Posted on 30 November 2019
The humble Gin & Tonic is a rather fashionable affair. It’s the perfect companion to quench your thirst on a hot summer’s day and yet a poison that wouldn’t go overlooked in a quaint bar. It’s a concoction some bartenders swear is one of the hardest drinks to make. But despite its popularity, few know before earning a place on bar menus across the world it had served a somewhat different purpose.
When we look back at war, we often conjure up images of firefights, courageous feats and a pristine uniform. These, of course, are all true. But what’s often overlooked is the role and effect of illness, malnutrition and disease have upon an army. Early in the 19th century as Britain had begun its colonisation of India, it found itself fighting against a familiar foe. Despite its eradication in 19th century Europe, mosquito-borne disease was widespread to the point it slowed forces, crippled empires and brought wars to a standstill in the tropics. To fight the disease, a powder made of cinchona bark from the trees of Peru was issued in rations. Because of its anti-malarial properties, quinine had been called the secret weapon keeping British forces healthy through its colonial period. While it was the ingredients which kept soldiers healthy, it was how they had enjoyed it, which kept them in high spirits.
Quinine and the Queen’s soldiers have a great bond; Live History even called it “the cure-all for all colonialists”. British officers would receive portions of quinine in powder form. Potent to the palate, there were many attempts to dilute its taste and make it bearable. The best way, they had found, was adding sugar and soda. As for gin and how it made its way into the equation? Well, quite simply, that has a lot to do with the industry term ‘Navy Strength’. As British Naval forces brought in vital supplies and equipment, it seems gin was no exception—and for good reason, we say. What inevitably came next was one soldier, or a troop, who got a little playful with their daily dose of medicine and what a discovery they had made: the humble gin and tonic was born.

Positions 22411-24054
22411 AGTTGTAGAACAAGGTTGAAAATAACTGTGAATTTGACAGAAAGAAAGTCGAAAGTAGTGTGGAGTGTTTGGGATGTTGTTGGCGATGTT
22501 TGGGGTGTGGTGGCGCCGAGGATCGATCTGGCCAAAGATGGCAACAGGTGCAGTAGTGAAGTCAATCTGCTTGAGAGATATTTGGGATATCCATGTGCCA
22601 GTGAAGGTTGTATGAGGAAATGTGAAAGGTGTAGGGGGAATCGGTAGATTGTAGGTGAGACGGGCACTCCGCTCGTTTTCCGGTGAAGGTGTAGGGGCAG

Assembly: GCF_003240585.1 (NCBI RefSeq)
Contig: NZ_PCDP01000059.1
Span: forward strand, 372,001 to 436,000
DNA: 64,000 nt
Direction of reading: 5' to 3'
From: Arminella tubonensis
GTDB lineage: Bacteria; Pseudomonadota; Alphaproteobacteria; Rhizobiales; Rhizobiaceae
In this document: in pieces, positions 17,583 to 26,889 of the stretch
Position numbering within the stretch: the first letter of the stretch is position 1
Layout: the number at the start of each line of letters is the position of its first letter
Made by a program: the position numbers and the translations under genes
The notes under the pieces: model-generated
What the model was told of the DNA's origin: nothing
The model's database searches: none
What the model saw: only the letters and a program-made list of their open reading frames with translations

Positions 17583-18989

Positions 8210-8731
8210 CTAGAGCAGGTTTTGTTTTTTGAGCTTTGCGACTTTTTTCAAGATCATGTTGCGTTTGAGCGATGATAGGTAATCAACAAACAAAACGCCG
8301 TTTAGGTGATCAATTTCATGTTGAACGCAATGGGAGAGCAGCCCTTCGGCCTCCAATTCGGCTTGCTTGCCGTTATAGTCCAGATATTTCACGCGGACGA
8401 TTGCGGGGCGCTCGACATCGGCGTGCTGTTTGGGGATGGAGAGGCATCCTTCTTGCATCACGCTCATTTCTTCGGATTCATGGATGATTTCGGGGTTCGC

Remnants of quinine, tonic and its founding in India still exists today. The tonic brand Fever Tree, as you can imagine, takes its name from the colloquial term given to cinchona trees for their medicinal value. Indian, too, has become an industry term for a varietal of tonic which follows the original recipe. Fever Tree even ran a campaign last year called Raise a G&T to fight Malaria, donating £5 for every picture with the hashtag #MalariaMustDie. We could definitely drink to that. And there you have it, the humble story of a staple of the modern bar menu and its imperial past.